Phone: +81 3-3342-3383

 

Chuuko camera Box

 

As a teenager I used to have mental lists of all of the CD’s I wanted to buy. Pay day would hit and I’d make the trek to CD Warehouse knowing exactly what I was going to buy. Upon entering I’d immediately blackout and leave with something that was not on my list, that I’d never heard of, or that I didn’t actually come to get. Chuuko Box is like that. 

After you walk down the stairs you’ll be overwhelmed with camera induced euphoria. Every shelf in every glass case throughout the store is overfilled with camera stuff. I hate to use the word stuff, but I can think of no other. Bins line the floors of the already crowded shop and are filled with more and more stuff. You will likely leave with nothing because you forgot what you came to get. 

For me the highlight was a 4x5 roll film adapter, but they have plenty of other goods that are far more exciting. In my euphoric state I cannot however remember any. 

The information for Chuuko Camera Box is as follows:

Webhttp://camerabox.web.fc2.com/

Address: 162-0023 Tokyo Nishi-Shinjuku, Shinjuku-ku, 1-13-7 B1

Phone: +81 03-5339-2701

 


shinjuku used camera market

Above ABC Mart and around the corner from Map Camera is one of the best shops in Shinjuku. They have a really great selection of just about anything you could want. Junk: they’ve got it. Leica: they’ve got it. Large format: They’ve got it. . . You see where I am going here. 

The selection at this shop ranges from rare, which is mostly in the glass case up front as you enter, to practical as you browse the several cases of 35mm gear they have. In the back left of the shop they frequently have GX680 gear which folks ask about a lot, as well as a modest selection of large format gear.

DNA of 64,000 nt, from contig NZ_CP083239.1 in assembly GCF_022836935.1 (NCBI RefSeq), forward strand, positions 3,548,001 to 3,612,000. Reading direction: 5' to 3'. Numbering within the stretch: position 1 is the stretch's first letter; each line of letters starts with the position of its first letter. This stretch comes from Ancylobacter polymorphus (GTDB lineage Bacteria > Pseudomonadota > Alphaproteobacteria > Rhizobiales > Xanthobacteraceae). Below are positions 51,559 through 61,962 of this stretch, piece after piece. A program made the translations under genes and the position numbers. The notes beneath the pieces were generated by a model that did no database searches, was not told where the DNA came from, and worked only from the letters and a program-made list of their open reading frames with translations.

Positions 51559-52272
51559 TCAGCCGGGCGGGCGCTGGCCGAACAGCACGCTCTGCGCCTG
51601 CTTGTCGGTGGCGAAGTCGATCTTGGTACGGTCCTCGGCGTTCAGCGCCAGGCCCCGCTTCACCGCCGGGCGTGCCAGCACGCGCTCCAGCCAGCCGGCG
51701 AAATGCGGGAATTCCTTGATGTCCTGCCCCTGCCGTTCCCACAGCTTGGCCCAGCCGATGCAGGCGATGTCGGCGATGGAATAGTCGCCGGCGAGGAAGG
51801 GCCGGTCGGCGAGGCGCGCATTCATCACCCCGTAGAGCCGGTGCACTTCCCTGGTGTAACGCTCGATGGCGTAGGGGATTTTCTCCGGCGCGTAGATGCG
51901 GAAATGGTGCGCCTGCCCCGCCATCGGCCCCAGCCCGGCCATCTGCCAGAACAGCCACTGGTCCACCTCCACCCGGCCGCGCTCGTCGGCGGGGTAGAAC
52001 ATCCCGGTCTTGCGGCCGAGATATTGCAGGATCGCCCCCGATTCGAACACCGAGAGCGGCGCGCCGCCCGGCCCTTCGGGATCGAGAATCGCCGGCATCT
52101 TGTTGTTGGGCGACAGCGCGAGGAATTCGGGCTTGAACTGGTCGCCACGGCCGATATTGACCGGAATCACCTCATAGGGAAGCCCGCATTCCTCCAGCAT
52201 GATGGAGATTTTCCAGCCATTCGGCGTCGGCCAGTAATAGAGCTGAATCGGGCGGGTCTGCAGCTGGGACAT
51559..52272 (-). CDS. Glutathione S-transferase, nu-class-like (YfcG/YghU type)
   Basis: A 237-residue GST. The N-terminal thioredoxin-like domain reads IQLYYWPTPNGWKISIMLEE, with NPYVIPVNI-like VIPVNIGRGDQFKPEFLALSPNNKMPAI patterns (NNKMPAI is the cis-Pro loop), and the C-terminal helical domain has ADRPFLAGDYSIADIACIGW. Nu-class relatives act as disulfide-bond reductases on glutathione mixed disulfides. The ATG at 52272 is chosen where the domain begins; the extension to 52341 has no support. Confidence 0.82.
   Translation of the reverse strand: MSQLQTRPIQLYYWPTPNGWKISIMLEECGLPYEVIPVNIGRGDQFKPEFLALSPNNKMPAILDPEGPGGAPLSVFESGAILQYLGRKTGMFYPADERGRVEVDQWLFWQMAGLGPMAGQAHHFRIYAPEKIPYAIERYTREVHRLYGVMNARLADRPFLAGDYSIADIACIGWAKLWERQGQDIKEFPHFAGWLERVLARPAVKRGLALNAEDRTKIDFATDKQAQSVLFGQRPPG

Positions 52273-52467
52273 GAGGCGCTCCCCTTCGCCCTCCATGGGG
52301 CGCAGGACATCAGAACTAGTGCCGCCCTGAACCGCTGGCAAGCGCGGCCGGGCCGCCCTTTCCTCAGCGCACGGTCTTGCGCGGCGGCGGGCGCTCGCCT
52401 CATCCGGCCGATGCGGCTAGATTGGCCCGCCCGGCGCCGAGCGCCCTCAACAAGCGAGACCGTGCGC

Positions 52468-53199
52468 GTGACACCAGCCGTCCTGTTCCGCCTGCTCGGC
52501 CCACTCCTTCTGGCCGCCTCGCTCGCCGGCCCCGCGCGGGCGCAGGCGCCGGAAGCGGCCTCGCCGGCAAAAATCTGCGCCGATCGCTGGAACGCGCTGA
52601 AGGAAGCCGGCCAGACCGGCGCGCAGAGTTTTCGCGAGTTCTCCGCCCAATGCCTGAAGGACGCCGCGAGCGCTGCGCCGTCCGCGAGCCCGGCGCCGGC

If you decide to seek this shop out you should be aware that while they have a ton of really great gear the shop is also really, really small. When you walk by the glass cases they will rattle and with the wrong move in this store you could create an international incident. If you have luggage with you or a bulky camera bag I highly recommend getting a locker at Shinjuku station to avoid incident. 

These folks have never taken any of my money, not because they don’t have quality gear, but I am always broke when I go in. While we’re talking finances, I think this place is cash only, so be prepared for that. 

Their information is as follows:

Web

Address: Shinjuku-ku, Tokyo Nishi 1-13-2 Matsubara building second floor (Japan, 〒160-0023 Tokyo, Shinjuku, Nishishinjuku, 1 Chome−1−13−2, 松原ビル 2F)

Phone: +81 03-3348-0118

 


Lemon Camera


For those of us from the Western world “Lemon Camera” is a pretty shitty name for a camera shop. We all associate the word lemon with something that is regarded as unsatisfactory or a disappointment. I can say that the name aside, this is an excellent place to spend your money. 

Lemon Camera has three locations; one shop, the larger of the two is in Ginza, the other is in Shinjuku, and finally there is a much smaller shop in Nihonbashi. The Ginza location has a very full selection of cameras from 35mm to large format, while the Shinjuku location handles predominantly digital, medium format, and 35mm. The Nihonbashi shop I actually haven’t been to as it only recently opened. It looks smaller than the Ginza shop, but maybe on par with the Shinjuku shop. According to their site it will carry Leica and Hasselblad as well as others, so if you stop in let us know how it is. 

While at the Ginza store the highlight for me was the Rittreckview complete with 8x10 back, and the 4x5 reducing back. I’m always on the hunt for these cameras and their accessories. This one was minty and well out of my price range, but minty nonetheless. 

Other cool finds while I was there:

  • A/B grade Leica M3 on consignement for ¥70,000 ($575)
  • Black Paint M4’s | Note plurality
  • Lots of Hasselblad stuff including a couple of SWC’s

The information for Lemon Camera (Shinjuku) is as follows:

Weblemonsha.com

Address: Japan, 〒160-0023 Tokyo, Shinjuku, Nishishinjuku, 1 Chome−15−4, 第2セイコービル3F

Phone: +81 3-5909-2333

 

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Cameron Kline is a San Diego based editorial photographer and the founder of The Film Shooters Collective. You can connect with him on Twitter.